Personal Versus Situation Variables

Personal Versus Situation Variables

Walter Mischel disagreed with the ideology of traditional theories of supporting the notion that the personal characteristics of an individual played a significant role in his/her behavior. Instead, he proposed that situations are of the essence in propagating the behaviors that a person exhibits. Walter Mischel pointed out that behavior was largely a product of the situations that human beings faced. That is the case because in his study Walter established that traits of a person have a correlation value of 30 with behavior. He concluded that such a percentage was small and the only logical explanation for human actions was only envisioned in the situation variables (Mischel, 2013). Over the years, Walter’s view on the personality-situation debate has received much acceptance across the human population due to the emergence of new evidence by other scholars. Regardless of the increased acceptability, much about this issue remains a mystery to many.

Overt Behaviors versus Internal Processes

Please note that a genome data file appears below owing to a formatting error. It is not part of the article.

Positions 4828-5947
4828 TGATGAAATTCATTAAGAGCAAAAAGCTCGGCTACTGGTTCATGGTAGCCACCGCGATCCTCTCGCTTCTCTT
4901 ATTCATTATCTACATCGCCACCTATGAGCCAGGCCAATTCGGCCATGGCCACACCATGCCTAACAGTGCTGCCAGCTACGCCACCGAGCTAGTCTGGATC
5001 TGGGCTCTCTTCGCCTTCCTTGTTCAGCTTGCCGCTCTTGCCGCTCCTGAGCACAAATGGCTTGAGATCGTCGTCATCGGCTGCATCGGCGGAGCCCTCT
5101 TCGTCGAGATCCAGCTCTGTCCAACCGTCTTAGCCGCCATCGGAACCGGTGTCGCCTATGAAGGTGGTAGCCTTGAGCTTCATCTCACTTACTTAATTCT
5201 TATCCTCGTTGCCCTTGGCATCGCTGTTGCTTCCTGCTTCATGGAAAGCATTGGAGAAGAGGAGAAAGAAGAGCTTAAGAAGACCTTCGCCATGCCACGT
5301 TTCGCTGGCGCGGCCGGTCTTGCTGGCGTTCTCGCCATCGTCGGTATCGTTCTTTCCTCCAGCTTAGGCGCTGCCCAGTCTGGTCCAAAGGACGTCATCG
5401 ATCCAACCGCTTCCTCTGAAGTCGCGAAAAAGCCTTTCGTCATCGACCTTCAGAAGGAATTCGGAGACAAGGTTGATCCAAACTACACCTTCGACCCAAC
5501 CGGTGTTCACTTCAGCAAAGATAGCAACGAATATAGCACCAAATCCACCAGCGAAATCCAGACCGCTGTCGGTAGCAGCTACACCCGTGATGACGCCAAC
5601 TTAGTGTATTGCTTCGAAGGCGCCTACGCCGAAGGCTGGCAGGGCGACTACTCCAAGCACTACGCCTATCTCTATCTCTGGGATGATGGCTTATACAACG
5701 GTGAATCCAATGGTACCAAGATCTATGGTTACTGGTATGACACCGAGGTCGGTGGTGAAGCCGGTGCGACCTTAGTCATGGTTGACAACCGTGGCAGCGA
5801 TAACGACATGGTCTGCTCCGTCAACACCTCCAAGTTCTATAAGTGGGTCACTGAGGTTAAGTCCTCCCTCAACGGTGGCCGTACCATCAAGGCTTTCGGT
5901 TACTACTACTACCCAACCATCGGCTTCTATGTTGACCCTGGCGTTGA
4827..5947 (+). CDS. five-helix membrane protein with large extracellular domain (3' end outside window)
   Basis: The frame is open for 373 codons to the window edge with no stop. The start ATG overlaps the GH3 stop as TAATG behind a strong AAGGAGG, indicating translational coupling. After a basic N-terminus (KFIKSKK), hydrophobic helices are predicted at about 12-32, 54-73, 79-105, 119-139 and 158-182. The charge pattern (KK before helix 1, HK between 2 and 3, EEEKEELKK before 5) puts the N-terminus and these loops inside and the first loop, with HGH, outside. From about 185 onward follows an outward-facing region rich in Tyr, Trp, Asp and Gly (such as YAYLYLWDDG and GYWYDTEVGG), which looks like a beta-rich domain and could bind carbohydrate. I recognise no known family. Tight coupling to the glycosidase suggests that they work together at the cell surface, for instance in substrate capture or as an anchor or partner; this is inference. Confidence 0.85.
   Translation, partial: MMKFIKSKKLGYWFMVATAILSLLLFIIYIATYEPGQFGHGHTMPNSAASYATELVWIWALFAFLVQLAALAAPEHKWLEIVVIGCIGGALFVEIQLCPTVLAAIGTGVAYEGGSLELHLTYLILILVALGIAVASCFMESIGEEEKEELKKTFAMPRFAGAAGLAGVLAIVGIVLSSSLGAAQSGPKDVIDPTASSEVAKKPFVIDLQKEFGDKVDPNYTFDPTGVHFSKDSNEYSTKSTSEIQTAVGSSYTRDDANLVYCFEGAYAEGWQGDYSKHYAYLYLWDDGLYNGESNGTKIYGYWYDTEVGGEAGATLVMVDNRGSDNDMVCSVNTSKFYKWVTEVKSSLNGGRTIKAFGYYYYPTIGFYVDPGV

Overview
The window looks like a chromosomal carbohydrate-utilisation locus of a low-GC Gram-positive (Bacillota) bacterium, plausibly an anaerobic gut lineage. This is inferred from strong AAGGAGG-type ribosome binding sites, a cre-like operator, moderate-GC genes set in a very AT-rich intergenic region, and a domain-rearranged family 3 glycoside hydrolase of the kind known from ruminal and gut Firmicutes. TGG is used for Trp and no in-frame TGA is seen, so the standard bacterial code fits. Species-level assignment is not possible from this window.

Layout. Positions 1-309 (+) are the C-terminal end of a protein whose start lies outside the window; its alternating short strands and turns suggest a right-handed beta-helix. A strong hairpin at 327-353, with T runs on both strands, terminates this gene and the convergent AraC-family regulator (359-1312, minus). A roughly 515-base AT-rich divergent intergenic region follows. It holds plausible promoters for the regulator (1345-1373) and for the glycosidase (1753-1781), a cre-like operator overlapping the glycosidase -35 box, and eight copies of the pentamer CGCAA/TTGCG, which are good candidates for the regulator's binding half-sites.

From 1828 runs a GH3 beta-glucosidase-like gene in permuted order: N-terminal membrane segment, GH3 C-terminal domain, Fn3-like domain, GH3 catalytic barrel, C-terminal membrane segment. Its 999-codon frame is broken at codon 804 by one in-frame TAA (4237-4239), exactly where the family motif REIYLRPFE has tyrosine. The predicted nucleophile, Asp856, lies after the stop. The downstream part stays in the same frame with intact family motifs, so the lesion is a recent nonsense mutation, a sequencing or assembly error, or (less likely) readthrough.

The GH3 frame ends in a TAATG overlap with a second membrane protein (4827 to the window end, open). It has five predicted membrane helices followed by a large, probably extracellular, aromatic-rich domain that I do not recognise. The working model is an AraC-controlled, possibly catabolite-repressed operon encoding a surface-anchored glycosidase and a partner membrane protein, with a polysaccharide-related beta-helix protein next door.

Concerning the determinants of human behavior, Skinner proposed that overt behavior was of utmost significance when studying human behavior as opposed to internal processes. Skinner relied on the overt behavior to study human behavior because according to him studying what is observable and measurable is of the essence in the validation of the existence of a phenomenon (Allen, 2015). Thus, Skinner discredited the use of internal processes in behavioral explanation because they were immeasurable and unseen. Despite his preference not to use the internal processes, Skinner failed to disregard the vitality of internal processes such as physiological process, but he only discredited them as determinants of human behavior. As such, Skinner relied on overt behavior in his study because it was objective and observable as opposed to the internal processes that he termed as irrelevant to the determination of the human behavior (Allen, 2015).


Allen, B. P. (2015). Personality theories: Development, growth, and diversity. Psychology Press.

Mischel, W. (2013). Personality and assessment. Psychology Press.